doing and ruled that further progress with zamindari settlement be stayed.
Later (1808), permission was accorded to experiment with village
panchayats, apart from the ryotwari system.
     The ryotwari system had a staunch champion in Munro. As a result of
earlier experiences in Tanjore, Hodgson, who was then powerful in the
Madras Board of Revenue, was keen on village panchayats. In 1808–9, the
ryotwari experiment was tried in most of the districts, but much to Hodgson’s
discomfiture reports regarding village leases were uniformly unfavourable.
     In Madras, by 1818, the suppression of landed aristocrats, the poligars,
the establishment of judicial courts and the improvement of the revenue
system had been ensured. However, in the bargain they had claimed a heavy
toll. As soon as Munro became Governor in May 1820 the system was
declared generally operative in all parts of the Madras Presidency, barring
areas already under the Permanent Settlement. As to the latter, every
opportunity was taken of getting back, on account of lapses or by means of
purchase, the zamindari mootahs and such other tenures as existed, with a
view to introducing the new system therein.
     The central characteristic of Munro’s system was that the government
demand on land was now permanently fixed and each cultivator could take or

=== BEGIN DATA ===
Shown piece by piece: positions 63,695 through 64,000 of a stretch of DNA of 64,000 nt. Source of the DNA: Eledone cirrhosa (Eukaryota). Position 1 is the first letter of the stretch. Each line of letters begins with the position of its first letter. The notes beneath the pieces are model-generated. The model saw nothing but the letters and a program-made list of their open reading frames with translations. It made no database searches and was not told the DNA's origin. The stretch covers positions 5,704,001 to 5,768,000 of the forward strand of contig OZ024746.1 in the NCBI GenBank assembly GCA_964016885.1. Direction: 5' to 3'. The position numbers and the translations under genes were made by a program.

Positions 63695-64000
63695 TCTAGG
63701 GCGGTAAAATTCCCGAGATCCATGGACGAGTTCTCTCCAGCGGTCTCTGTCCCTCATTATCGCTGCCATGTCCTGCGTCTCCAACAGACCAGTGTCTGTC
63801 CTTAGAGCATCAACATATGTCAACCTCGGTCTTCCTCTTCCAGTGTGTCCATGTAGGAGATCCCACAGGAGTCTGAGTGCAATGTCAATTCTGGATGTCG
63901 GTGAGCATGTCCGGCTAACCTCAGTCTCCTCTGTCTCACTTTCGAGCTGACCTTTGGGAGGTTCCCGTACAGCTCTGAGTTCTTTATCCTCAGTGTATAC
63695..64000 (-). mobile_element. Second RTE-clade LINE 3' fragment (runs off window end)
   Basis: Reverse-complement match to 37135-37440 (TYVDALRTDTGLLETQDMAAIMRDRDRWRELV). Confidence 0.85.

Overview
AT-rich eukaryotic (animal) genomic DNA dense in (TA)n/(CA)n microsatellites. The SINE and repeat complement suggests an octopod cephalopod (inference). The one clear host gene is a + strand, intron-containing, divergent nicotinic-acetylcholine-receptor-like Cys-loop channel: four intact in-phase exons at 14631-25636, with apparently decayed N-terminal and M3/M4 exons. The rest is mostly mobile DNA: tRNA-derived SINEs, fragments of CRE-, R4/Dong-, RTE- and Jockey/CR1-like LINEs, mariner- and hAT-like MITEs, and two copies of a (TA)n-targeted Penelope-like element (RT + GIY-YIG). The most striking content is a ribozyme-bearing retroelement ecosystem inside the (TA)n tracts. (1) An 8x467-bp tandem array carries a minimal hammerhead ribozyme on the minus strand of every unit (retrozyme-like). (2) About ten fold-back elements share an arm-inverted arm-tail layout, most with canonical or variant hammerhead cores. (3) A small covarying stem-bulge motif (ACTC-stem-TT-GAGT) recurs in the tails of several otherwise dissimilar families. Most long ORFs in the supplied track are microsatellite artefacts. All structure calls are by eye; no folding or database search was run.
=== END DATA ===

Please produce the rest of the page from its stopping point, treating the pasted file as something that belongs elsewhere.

reject the field he was offered ifhe thought its rent to be excessive. Munro
reduced the assessment from roughly half (45 or 50 or 55 per cent) to one-
third of the estimated produce; even so, in many cases the latter represented
the entire economic rent and was thus, by definition, oppressive.
     Two other factors impinged on the situation: first, the cultivator had to
pay a fixed sum of money irrespective of the actual yield or the prevalent
price; secondly, the rent was not calculated through local bodies, as in the
North-Western Provinces, but by low-paid agents who made unjust extortions
and used oppressive methods. It is to Munro’s credit that he strove all
through his seven-year administration to lower the assessments and keep the
evils of the system under constant check.
     In the Bombay area the Maratha system of farming out the revenue was
adopted to start with. The districts were farmed out to desais and later to
patels of villages. The Collector or his agent, the mamlatdar or kamavisdar,
had to make the best possible deal with the desai for the annual revenue and,
                                paid, kept out of the way as far as the desai:S
provided the amount was duly